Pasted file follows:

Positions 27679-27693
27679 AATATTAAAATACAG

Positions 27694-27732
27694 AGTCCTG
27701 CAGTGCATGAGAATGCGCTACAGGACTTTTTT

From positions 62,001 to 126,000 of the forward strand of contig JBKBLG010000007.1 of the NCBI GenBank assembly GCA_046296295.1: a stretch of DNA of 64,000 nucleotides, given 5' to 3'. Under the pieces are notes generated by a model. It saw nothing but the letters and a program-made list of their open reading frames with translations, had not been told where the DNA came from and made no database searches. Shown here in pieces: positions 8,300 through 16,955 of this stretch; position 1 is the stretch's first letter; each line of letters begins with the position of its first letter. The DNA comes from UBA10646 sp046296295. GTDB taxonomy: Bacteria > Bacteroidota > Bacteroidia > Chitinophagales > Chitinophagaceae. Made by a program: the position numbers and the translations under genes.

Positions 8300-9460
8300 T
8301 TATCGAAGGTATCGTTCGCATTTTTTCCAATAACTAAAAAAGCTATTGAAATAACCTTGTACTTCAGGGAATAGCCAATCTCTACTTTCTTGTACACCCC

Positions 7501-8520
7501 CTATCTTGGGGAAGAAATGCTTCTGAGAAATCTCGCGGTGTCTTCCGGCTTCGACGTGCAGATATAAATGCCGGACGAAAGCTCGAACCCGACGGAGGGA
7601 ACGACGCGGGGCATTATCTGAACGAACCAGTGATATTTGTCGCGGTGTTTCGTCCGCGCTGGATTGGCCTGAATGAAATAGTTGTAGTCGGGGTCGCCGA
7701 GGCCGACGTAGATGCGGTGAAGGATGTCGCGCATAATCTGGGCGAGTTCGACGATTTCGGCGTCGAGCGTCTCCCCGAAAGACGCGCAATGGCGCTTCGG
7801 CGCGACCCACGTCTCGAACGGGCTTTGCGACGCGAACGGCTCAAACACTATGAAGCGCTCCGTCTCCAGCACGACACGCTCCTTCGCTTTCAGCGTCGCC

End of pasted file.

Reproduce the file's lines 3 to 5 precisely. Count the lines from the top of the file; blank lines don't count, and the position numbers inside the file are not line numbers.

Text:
Positions 27694-27732
27694 AGTCCTG
27701 CAGTGCATGAGAATGCGCTACAGGACTTTTTT